The Journal of Light: Science & Applications published a paper entitled as “Handheld high-throughput plasmonic biosensor using
computational on-chip imaging”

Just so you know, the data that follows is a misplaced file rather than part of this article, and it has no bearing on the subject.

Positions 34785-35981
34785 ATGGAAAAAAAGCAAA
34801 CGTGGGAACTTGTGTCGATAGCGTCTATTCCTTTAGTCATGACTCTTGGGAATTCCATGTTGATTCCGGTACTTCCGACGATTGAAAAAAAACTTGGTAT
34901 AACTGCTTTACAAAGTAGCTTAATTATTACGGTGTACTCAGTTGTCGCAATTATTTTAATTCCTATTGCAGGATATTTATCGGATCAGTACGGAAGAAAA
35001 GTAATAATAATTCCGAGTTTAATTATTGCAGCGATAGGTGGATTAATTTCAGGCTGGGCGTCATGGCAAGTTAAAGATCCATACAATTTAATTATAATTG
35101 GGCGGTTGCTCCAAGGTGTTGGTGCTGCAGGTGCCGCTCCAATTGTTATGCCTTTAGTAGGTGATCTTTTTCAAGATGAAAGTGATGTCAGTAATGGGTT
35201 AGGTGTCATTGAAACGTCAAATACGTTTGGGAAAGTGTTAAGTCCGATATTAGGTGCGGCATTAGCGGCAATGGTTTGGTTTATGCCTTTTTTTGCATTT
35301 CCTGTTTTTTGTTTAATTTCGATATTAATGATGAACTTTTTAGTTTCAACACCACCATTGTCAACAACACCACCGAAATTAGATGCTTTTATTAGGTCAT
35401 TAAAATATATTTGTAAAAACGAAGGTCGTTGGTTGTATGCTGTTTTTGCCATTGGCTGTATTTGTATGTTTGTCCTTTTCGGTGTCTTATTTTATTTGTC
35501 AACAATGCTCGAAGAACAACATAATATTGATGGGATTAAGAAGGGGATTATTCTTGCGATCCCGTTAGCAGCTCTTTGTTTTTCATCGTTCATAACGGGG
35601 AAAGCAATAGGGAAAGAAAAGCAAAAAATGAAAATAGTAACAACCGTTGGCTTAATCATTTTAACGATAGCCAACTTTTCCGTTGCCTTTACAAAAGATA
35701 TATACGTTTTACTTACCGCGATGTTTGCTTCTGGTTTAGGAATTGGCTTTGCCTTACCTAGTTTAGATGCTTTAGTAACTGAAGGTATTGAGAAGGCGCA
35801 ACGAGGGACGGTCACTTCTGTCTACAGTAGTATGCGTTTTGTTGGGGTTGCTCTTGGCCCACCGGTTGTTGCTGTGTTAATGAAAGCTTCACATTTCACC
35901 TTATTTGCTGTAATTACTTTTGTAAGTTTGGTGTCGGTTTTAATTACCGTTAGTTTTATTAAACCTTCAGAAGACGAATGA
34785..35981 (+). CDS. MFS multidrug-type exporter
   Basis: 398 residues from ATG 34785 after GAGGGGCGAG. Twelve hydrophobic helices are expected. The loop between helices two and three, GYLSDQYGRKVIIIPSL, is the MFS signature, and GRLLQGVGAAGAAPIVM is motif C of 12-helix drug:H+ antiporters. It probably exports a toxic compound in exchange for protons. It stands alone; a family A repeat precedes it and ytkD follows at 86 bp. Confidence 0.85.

We demonstrate a handheld on-chip biosensing technology that employs plasmonic microarrays coupled with a lens-free computational imaging system towards multiplexed and high-throughput screening of biomolecular interactions for point-of-care applications and resource-limited settings. This lightweight and field-portable biosensing device, weighing 60 g and 7.5 cm tall, utilizes a compact optoelectronic sensor array to record the diffraction patterns of plasmonic nanostructures under uniform illumination by a single-light emitting diode tuned to the plasmonic mode of the nanoapertures. Employing a sensitive plasmonic array design that is combined with lens-free computational imaging, we demonstrate label-free and quantitative detection of biomolecules with a protein layer thickness down to 3 nm. Integrating large-scale plasmonic microarrays, our on-chip imaging platform enables simultaneous detection of protein mono- and bilayers on the same platform over a wide range of biomolecule concentrations. In this handheld device, we also employ an iterative phase retrieval-based image reconstruction method, which offers the ability to digitally image a highly multiplexed array of sensors on the same plasmonic chip, making this approach especially suitable for high-throughput diagnostic applications in field settings.